Interview: Algenol CEO Paul Woods
He defends his company.
In response to what he characterizes as attacks from a Lee County commissioner, Algenol CEO Paul Woods invited members of the local media to tour his 30-acre headquarters and meet his employees.
Woods, who has built a reputation for outspoken bluntness, said he was “exceptionally disappointed” at Commissioner Cecil Pendergrass for questioning how many jobs the biotechnology company has created in Lee County.
“Cecil’s going to have to defend himself in court because I’m taking legal action,” Woods said. “It’s not right.”
Algenol, a company that grows algae and converts it to biofuels such as ethanol, has to create 108 jobs by the end of February as part of a $10 million economic incentive agreement it inked with the county.
During a commission meeting last week, Pendergrass asked county staff how many jobs Algenol has created to date. When county staff members did not have an answer for him, Pendergrass asked them to find out.
“I have a pretty clear suspicion there are not 108 jobs there,” Pendergrass told staff then.
Monday, Woods shared copies of the company’s fourth quarter 2013 ADP payroll report that states Algenol has 127 employees as of January.
But Pendergrass already should know that because the commissioner toured the facility last October, Woods said.
And that could be the last visit Pendergrass makes to Algenol for a while.
“Cecil is not welcome here,” Woods said.
Pendergrass said “it’s amazing” Woods is reacting “the way that he is.”
“I am the gatekeeper to this $10 million,” Pendergrass said, wondering why Woods is “defensive.” “I have the right to ask the question. ... I think it’s insulting this guy would act so rude.”
Algenol has plans to create a manufacturing facility in addition to its Fort Myers headquarters. That facility would require an investment that could be in excess of $40 million and would create more than 2,000 jobs, Woods said.
Right now, Lee is out of the running as a potential site because of Pendergrass’ comments and because the rest of Lee’s commission has failed to speak up in defense of Algenol, the CEO said.
“I’ll take it to a county that wants us,” Woods said.
This is not the first time Woods has threatened to change his expansion plans.
Last year, he chastised Gov. Rick Scott for signing a bill repealing a state requirement for 10 percent ethanol in gasoline. Woods said then that he started searching for sites outside of Florida.
All seems well now, though. In January, Scott awarded Algenol with a 2013 Governor’s Innovators in Business award for major market innovation and entrepreneurship. Woods, who showcased the award to reporters Monday, praised Scott for recognizing Algenol’s contributions.
The company has received nearly $10 million in taxpayer money from the county’s Financial Incentives for Recruiting Strategic Targets program, a $25 million fund created in 2008 to lure high-wage businesses to Lee County.
Rick Michael, director of Lee County’s Economic Development Office, said Algenol has met its requirements.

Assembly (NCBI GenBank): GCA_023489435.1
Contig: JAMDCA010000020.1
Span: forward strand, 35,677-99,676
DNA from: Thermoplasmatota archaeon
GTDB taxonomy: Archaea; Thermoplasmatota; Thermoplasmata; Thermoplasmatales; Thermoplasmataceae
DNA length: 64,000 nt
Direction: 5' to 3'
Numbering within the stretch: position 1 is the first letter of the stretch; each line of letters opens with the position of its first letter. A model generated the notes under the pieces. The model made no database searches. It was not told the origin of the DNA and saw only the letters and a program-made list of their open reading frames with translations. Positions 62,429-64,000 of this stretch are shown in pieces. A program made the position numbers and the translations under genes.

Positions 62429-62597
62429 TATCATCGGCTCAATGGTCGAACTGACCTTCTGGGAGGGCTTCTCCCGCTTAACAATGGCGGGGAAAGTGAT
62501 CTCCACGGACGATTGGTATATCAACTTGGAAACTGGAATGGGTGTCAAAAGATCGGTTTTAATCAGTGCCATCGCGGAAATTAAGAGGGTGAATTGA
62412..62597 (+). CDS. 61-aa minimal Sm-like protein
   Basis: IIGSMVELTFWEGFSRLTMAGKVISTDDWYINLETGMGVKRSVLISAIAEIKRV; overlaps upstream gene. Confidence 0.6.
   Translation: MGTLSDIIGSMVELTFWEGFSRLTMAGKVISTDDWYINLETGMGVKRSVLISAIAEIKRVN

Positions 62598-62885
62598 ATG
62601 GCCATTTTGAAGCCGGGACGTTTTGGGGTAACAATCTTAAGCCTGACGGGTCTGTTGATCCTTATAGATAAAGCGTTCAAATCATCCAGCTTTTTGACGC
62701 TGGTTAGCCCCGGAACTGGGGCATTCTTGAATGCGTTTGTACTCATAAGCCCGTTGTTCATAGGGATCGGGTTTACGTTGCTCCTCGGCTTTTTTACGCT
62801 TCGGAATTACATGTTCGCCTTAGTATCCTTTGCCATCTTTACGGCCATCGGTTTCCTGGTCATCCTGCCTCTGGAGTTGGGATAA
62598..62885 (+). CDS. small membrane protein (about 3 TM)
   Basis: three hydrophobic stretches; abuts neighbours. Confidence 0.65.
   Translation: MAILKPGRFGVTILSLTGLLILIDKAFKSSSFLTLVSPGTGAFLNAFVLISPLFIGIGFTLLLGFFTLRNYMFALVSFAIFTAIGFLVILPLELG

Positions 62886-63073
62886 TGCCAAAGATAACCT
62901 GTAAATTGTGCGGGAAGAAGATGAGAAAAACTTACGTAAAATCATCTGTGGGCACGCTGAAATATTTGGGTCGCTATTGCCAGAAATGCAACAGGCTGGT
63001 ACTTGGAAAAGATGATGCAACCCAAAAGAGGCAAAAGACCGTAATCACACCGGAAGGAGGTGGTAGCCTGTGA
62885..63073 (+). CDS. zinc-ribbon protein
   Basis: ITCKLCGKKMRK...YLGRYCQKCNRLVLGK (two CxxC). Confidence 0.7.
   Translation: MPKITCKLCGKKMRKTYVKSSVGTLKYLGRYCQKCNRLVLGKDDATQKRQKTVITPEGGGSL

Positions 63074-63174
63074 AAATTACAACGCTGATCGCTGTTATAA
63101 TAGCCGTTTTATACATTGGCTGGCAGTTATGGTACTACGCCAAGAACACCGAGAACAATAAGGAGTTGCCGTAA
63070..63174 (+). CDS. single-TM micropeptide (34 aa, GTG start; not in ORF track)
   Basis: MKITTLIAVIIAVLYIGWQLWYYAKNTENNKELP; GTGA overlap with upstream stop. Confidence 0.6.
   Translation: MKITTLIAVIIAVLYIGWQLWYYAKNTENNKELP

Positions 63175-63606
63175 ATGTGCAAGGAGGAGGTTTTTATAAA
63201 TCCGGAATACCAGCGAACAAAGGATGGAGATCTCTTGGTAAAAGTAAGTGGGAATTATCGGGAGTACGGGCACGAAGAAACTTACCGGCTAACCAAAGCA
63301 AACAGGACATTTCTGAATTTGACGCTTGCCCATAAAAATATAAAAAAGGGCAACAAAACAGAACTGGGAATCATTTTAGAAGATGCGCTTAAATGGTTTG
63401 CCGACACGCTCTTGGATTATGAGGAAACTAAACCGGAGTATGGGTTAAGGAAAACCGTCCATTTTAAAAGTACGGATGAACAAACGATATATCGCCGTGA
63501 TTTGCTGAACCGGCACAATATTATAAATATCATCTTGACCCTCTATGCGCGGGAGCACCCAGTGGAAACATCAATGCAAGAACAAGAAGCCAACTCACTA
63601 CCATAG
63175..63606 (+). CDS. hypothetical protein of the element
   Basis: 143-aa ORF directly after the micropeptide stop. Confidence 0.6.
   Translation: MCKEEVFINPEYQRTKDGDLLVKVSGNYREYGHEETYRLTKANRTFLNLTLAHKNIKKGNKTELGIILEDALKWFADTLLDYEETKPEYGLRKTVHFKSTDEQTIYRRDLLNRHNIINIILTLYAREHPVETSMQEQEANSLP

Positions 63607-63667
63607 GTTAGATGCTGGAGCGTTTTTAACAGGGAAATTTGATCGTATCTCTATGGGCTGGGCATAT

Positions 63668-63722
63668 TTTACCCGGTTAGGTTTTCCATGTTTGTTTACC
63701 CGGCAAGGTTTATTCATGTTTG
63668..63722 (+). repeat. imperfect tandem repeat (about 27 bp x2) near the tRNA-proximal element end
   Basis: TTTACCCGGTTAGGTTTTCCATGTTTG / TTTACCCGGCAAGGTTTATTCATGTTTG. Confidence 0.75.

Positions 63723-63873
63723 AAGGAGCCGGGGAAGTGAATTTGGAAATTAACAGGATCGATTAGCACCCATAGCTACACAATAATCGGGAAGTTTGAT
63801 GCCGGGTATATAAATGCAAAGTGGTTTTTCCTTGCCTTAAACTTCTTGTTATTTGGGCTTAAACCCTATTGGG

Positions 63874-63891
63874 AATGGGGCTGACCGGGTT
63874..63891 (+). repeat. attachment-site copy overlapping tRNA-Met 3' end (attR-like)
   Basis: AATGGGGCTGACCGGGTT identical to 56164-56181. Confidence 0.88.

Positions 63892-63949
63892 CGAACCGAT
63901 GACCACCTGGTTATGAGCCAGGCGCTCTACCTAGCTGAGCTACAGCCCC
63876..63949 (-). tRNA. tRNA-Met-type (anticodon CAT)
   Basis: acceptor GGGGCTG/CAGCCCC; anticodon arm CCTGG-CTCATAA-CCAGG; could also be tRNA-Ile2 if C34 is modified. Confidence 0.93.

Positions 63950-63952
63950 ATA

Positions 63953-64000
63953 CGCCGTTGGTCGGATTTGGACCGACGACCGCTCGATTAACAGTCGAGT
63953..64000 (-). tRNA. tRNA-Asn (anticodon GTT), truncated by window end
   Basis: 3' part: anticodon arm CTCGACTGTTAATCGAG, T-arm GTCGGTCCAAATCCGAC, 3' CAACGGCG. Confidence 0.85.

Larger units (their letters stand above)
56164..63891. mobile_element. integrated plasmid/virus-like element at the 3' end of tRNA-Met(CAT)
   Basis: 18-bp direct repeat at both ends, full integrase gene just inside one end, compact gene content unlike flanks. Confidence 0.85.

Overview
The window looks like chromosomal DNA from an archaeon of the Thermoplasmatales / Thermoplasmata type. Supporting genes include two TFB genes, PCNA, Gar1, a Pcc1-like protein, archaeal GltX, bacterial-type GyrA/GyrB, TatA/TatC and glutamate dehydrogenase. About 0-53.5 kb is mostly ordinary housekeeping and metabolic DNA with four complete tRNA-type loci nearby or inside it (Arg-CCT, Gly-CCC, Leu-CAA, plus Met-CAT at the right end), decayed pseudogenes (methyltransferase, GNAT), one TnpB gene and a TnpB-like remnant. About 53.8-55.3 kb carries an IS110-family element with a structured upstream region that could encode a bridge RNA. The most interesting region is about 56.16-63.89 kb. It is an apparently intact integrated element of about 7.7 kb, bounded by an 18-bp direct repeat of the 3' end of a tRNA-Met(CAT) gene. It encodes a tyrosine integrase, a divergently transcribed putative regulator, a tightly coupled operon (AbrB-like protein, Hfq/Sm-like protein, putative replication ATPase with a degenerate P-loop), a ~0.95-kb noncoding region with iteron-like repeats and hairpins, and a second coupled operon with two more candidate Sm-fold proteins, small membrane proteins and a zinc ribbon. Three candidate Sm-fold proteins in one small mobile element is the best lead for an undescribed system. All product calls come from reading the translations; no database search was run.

“There’s no question there’s people working here,” Michael said, who attended Monday’s press event.
The economic incentive benchmarks are typically covered in reports filed with the Economic Development Office on an agreed-to schedule, Michael said.
Algenol’s most recent report to the county, received June 26 by the Economic Development Office, states the company had created 108 jobs with an average base salary of $96,622 as of Feb. 28, 2013.
For a closer look at the company’s job creation numbers, the county will probably review the unemployment compensation records that Algenol has turned into the state, Michael said.
“I don’t see a problem with the company right now, but we’ll complete our review and we’ll report that back to the board of county commissioners,” he said.
Florida Rep. Heather Fitzenhagen, R-Fort Myers, who was also at the event, believes Algenol has complied, but doesn’t blame Pendergrass for asking questions.
Another company that received almost $4.7 million in FIRST funds has been under scrutiny. VR Laboratories, LLC has created just two of the 208 jobs it promised Lee County by 2017, according to the company’s own tally.
“Everyone is hypervigilant in guarding the use of funds in Lee County,” Fitzenhagen said. “I cannot ever fault a commissioner for trying to safeguard the county’s finances.”
She wants Algenol’s manufacturing facility to be built in Lee County and promised to do what she can to make it happen.
The county’s Economic Development Office also plans to help smooth things over with Woods.
“It’s our desire not only for the company to grow here, but it’s also our interest and desire to see the company expand here as well,” Michael said.
Each of Algenol’s employees wore white collared company shirts and numbered name tags. They met for a staff meeting, which featured a lunch that included hamburgers, hot dogs and soft drinks.
Ken Walters, who said he has been with Algenol since December 2011 and works in shipping and receiving, said there are definitely 127 employees at Algenol.
“It’s pretty obvious when you look and see, we are not a scam,” Walters said. “We are very passionate about what we are doing.”
Algenol only has trade secrets to hide, but he understands the county commissioner has a responsibility to perform, Walters said.
“The whole county got burned on the VR Labs deal,” Walters said. “I think we’ve brought in above and beyond what (our) contract was, and we’ll continue to grow.”
Tabitha Amendolara, senior lab technician who started working at Algenol a month before Walters, said she moved from New Jersey to Southwest Florida specifically for that job.
“We have a great company. It’s a great place to work,” she said.
When asked by a reporter if she was a paid actress, she laughed.
“I’m a real scientist,” Amendolara said.